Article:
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Functional Dementia Care Unit: organisational innovation for cognitive impairment prevention


Daniel Rodríguez ,

Antoni Rey,

Elena Vargas,

Montse Ureña,

Carme Civit,

Elena Medarde


Background: Dementia is one of the foremost public health problems of the 21st century and it gives rise to disability and dependency. More than 100,000 people suffer dementia in Catalonia and more than 3000 people among the population in question under the auspices of the CST. In 2005 the group for comprehensive assessment of cognitive disorders began its activities giving rise to the functional dementia care unit. The multidisciplinary team entrusted with diagnosing, treating and monitoring patients saw the need to improve coordination with other specialists and professionals and set out criteria for referral to other centres and units. Likewise, it was necessary to define a system for recording and sharing data in a patient’s computerised clinical record.

Main objectives of Functional Dementia Care Unit

• Early diagnosis of cognitive deterioration, preventing and treating behavioural disorders.

• Prevent and/or avoid the need for patients to be placed in an institution.

• Improve the independence and quality of life of patients and their families.

Description: Dementia is a multi-dimensional condition and requires interaction from several professionals leading to multiple appointments and care from a range of units at differing levels of the healthcare chain. The dementia care unit is formed by neurologists, geriatricians, neuropsychologists, a psychiatrist, a nurse, a social worker and a forensic doctor (owing to an agreement with the Medical Law Institute of Catalonia (IMELEC)); all on part time.

When a patient is referred to the unit a multi-dimensional assessment is carried out by a specialist, a specialised nurse and a social worker and this is supplemented by a neuropsychological assessment and supplementary tests if required. A diagnosis and therapeutic plan are established for each patient and joint monitoring is carried out in conjunction with the primary care team.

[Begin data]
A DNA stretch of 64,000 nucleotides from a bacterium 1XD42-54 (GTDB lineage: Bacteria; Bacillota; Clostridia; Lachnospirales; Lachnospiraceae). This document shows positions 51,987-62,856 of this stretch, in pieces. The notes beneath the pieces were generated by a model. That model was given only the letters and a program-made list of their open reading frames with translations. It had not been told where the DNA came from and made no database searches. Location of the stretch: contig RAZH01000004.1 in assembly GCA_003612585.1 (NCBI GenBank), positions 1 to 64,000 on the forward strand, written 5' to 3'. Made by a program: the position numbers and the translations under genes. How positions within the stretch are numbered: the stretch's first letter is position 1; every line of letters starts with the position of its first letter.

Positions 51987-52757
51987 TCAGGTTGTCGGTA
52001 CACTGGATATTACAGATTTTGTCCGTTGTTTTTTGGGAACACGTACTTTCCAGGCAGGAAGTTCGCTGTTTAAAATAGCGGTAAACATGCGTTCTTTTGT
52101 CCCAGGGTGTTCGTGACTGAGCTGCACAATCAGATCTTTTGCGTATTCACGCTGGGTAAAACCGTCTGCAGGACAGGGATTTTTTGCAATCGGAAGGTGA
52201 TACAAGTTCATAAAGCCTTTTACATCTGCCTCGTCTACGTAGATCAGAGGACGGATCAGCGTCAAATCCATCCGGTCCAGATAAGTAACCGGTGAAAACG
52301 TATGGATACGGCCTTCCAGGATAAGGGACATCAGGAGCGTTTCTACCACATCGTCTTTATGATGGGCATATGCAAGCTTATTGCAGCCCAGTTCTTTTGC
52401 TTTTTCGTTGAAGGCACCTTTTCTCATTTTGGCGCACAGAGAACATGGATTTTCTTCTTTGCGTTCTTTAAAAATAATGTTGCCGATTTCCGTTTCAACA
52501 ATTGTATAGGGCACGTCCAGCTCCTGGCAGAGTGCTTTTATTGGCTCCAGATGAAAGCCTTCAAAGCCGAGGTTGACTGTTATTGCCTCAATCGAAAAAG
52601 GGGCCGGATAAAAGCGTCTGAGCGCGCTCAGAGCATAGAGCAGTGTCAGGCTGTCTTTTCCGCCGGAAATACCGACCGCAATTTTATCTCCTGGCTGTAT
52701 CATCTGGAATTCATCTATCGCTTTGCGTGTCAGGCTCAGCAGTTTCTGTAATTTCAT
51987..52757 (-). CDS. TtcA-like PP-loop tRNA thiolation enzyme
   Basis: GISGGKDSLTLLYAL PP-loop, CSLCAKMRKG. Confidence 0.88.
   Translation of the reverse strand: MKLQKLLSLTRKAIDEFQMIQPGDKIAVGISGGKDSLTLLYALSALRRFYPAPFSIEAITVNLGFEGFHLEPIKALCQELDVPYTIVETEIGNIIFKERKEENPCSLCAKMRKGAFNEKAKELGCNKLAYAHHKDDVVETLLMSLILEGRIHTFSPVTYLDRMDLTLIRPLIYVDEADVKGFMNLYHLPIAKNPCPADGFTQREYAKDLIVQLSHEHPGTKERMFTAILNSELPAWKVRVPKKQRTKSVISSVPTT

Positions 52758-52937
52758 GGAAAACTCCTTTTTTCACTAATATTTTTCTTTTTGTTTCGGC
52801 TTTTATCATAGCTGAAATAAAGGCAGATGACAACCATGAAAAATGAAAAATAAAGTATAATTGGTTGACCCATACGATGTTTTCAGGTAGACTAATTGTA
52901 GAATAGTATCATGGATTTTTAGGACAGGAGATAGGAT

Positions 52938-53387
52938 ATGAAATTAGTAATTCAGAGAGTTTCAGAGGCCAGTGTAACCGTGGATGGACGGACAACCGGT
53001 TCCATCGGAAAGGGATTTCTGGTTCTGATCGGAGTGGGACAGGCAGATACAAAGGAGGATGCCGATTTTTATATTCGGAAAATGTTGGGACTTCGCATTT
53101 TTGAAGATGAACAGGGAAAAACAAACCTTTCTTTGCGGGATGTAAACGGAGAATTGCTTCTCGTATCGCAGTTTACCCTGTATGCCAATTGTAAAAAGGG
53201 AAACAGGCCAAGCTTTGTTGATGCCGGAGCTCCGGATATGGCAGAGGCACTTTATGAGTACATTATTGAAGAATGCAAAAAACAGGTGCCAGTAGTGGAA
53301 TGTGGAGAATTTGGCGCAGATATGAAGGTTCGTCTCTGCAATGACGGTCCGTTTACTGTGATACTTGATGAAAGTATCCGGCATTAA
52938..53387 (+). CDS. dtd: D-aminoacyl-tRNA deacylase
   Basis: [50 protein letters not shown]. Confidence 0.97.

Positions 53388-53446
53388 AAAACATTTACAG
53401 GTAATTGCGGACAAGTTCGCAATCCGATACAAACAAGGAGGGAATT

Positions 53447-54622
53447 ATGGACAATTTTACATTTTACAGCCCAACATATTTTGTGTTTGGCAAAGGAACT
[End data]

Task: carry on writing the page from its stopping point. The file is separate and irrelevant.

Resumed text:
Patients who intervention is addressed

Inclusion criteria:

- Minor cognitive impairment or dementia diagnostic criteria or suspicion

Exclusion criteria:

- Patients with severe comorbidity and severe dependence according to clinical practice guide used in the unit.

Practice change implemented:

At the end of 2010, the waiting list was between 18 and 24 months and problems in terms of healthcare continuity were observed, such as the referral of patients from several services and centres, duplication of appointments and tests, and the use of several related units (day care hospital, long-stay psychogeriatric beds, acute care hospital, etc.). Its operation was analysed and a new referral protocol was established which identified the primary care unit (EAP) as a point of reference and the gateway to the functional unit.

All appointment requests are addressed to the EAP, which assesses and prioritises demand based on Dementia clinical guideline criteria, avoiding unnecessary requests and referring patients to the appropriate units and professionals.

Likewise, uniform records were defined in a shared clinical record to avoid tests and appointments duplications and to monitor processes more effectively. The launch of the online cross-consultation forum among professionals sped up coordination and communication. Criteria were established for coordination and referral to acute care hospitals and long-stay psychogeriatric care.

As of January 2015 the waiting list was under 3 months, the number of patients receiving care had risen and satisfaction on the part of users, the primary care team and the dementia care unit had improved.

Why is it an innovative experience? The new process for managing functional dementia care unit develops and shares ICTs (EHR, virtual consultations) among several centres and professionals. It improves patient accessibility, avoids unnecessary tests and appointments and integrates the work of professionals working for different centres and at differing levels of care, assuring continuity of care throughout the entire process.

Impact: In 2005 200 processes were dealt with and this number rose to 440 in 2012. 120 users receive appointments every year accounting for a total of 920 yearly appointments. The waiting list has been reduced from 24 to 6 months in 2012. The number of annual processes in 2015 was 467 and the waiting list was <3 months in ordinary appointments and <1 month for preferential appointments.

Conclusion: Patient accessibility to the unit has been improved and demand has been prioritised. Coordination between professionals takes place online making it easier to monitor the healthcare process. A unique gateway to the dementia unit has been set up. Satisfaction among users and professionals in the unit team has improved.
How to Cite: Rodríguez D, Rey A, Vargas E, Ureña M, Civit C, Medarde E. Functional Dementia Care Unit: organisational innovation for cognitive impairment prevention. International Journal of Integrated Care. 2016;16(6):A16. DOI:
Published on 16 Dec 2016.


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